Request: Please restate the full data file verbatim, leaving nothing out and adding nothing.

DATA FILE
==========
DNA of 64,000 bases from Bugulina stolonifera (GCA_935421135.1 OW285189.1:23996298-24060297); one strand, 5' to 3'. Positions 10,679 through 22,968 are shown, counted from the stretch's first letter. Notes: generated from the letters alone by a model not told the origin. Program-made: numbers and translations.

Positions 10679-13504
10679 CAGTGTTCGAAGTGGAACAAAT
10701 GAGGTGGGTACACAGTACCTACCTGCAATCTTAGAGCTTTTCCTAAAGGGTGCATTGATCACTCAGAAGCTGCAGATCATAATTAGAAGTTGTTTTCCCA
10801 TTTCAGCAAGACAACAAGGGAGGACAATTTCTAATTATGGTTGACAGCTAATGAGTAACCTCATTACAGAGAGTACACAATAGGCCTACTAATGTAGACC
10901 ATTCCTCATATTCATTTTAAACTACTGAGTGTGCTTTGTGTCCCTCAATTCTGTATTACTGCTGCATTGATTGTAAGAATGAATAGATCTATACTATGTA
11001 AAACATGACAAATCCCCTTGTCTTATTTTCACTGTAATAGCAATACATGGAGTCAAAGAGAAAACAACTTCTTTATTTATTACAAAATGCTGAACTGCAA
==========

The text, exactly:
DNA of 64,000 bases from Bugulina stolonifera (GCA_935421135.1 OW285189.1:23996298-24060297); one strand, 5' to 3'. Positions 10,679 through 22,968 are shown, counted from the stretch's first letter. Notes: generated from the letters alone by a model not told the origin. Program-made: numbers and translations.

Positions 10679-13504
10679 CAGTGTTCGAAGTGGAACAAAT
10701 GAGGTGGGTACACAGTACCTACCTGCAATCTTAGAGCTTTTCCTAAAGGGTGCATTGATCACTCAGAAGCTGCAGATCATAATTAGAAGTTGTTTTCCCA
10801 TTTCAGCAAGACAACAAGGGAGGACAATTTCTAATTATGGTTGACAGCTAATGAGTAACCTCATTACAGAGAGTACACAATAGGCCTACTAATGTAGACC
10901 ATTCCTCATATTCATTTTAAACTACTGAGTGTGCTTTGTGTCCCTCAATTCTGTATTACTGCTGCATTGATTGTAAGAATGAATAGATCTATACTATGTA
11001 AAACATGACAAATCCCCTTGTCTTATTTTCACTGTAATAGCAATACATGGAGTCAAAGAGAAAACAACTTCTTTATTTATTACAAAATGCTGAACTGCAA